Ah, really?

    Compare that “1 person in 10,000″ figure to those of a couple of other countries. And weep.

    57% of the deaths are suicides. So whatever overall risk we all have of dying by gun, if you don’t plan on killing yourself, you just cut it in half.

    For my tastes, the suicide number is too high, too… what if you couldn’t simply go, buy a gun, and shoot yourself? What are the chances you’d really jump from some high place?

    And on that whole self-defense issue. In the USA, do the police not come when you call them? Over here it’s a serious option to just let the robber proceed and call the police when he’s gone. But it’s a rather hypothetical one anyway — burglars tend to make sure that you’re not in your home before they enter. Weapons, usually fake, are chiefly carried by bank robbers over here.

  21. #21 Wolfger
    May 31, 2007

    Yes, you are right. This bozo is a walking argument for gun control. Fortunately, there are also walking arguments against gun control.

  22. #22 Ichthyic
    May 31, 2007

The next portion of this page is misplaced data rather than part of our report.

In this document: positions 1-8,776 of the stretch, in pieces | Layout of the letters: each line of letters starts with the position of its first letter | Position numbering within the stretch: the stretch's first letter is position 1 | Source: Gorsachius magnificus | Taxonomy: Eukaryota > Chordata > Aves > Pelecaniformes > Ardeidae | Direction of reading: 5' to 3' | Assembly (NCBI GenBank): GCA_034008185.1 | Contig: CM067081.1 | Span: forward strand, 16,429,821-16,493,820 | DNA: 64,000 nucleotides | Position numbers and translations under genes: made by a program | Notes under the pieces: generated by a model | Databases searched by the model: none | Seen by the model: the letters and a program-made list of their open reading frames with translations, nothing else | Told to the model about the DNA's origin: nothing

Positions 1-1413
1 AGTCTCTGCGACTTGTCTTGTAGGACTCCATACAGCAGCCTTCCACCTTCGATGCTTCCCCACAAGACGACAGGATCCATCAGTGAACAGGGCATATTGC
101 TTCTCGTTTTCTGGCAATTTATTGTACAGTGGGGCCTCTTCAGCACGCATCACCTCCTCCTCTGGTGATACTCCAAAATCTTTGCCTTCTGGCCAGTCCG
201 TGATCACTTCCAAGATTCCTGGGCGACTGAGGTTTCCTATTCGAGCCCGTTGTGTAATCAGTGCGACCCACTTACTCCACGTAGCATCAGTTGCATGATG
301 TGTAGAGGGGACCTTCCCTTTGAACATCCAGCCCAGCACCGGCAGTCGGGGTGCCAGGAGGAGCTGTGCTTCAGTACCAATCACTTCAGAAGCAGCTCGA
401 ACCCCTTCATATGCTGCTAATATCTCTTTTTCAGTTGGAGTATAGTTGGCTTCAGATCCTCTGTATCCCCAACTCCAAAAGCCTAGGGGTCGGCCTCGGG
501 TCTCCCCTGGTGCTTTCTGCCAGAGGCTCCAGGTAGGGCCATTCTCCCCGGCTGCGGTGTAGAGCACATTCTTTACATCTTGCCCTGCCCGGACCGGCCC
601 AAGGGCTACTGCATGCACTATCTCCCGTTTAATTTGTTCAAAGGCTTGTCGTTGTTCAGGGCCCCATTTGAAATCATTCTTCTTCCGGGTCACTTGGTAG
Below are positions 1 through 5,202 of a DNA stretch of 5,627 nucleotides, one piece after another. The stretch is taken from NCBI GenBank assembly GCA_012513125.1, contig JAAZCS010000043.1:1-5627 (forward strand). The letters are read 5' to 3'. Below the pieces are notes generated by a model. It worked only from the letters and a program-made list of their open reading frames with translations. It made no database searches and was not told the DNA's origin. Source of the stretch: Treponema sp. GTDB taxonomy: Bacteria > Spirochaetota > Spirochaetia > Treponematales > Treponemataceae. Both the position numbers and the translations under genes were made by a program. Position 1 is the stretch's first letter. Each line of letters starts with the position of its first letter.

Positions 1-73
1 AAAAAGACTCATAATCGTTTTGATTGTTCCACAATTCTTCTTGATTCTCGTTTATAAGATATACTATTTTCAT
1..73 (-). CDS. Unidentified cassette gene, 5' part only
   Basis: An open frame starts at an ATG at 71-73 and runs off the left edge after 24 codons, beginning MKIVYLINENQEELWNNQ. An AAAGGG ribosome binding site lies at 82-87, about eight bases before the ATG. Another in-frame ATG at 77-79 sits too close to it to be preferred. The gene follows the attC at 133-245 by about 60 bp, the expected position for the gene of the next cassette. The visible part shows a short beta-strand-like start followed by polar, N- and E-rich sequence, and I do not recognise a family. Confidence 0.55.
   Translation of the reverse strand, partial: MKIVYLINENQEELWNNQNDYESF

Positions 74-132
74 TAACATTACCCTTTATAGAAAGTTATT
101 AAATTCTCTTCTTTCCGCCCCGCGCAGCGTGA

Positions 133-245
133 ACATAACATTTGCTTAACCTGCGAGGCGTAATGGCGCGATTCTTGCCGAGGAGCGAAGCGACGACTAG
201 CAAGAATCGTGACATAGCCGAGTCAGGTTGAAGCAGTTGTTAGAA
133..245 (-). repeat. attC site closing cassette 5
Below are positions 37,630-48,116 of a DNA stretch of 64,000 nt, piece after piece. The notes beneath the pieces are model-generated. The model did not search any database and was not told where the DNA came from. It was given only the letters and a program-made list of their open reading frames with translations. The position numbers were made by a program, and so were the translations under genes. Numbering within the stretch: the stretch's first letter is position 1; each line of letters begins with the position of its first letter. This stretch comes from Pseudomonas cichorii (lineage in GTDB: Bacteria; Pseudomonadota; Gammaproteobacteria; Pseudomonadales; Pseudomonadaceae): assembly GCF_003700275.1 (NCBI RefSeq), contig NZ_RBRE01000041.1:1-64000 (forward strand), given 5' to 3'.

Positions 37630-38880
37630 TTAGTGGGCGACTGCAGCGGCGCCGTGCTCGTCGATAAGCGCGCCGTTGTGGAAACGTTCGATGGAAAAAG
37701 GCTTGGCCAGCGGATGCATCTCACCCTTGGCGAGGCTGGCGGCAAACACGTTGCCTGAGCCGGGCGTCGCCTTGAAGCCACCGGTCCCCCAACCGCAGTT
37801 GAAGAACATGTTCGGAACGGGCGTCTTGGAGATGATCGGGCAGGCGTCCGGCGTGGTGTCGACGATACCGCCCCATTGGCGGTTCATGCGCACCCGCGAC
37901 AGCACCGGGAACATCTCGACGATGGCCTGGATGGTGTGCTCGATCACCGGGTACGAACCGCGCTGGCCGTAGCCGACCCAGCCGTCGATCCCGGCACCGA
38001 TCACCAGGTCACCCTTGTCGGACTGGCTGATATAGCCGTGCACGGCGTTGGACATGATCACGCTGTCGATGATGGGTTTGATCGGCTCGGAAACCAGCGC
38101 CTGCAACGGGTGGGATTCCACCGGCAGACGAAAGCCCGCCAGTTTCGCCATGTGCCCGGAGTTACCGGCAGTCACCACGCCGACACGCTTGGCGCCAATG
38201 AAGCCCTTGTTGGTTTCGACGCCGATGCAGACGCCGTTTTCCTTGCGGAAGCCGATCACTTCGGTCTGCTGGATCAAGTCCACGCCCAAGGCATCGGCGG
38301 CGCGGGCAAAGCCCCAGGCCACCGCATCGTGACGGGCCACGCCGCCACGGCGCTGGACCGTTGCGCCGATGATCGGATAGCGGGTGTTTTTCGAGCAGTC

I have a purpose and reason for owning a firearm. It is to make a bang and accelerate a small piece of metal. Should a newly acquired firearm not do that, it will be returned as defective for not meeting my purpose and reason for owning it.

    also has nothing to do with the statistics used in your “sarcastic” metaphor used in your earlier post, now, does it.

    keep movin’ those goalposts.

  23. #23 Science Avenger
    June 1, 2007

    Sebastian said: The only way you can defend yourself with a gun is by shooting FIRST, which puts any halfway ethical person at a disadvantage, because they have to make certain that they are really in danger. Thus the home invasion scenario above is heavily stacked against the home owner and in favor of the criminal.

    Bad premise. One can also defend oneself with a gun by merely brandishing it, which likely happens very often, since most people’s reaction to being confronted with an armed defender is to call off the attack (ie run). This isn’t the movies, where all conflicts are fought to the death. The movies don’t often show the bad guys running away because it’s boring, not because it’s realistic.

  24. #24 Robert
    June 2, 2007

    Two reasons that gun control will ultimately fail (especially in this century):
    http://www.reprap.org/bin/view/Main/WebHome

    http://fab.cba.mit.edu/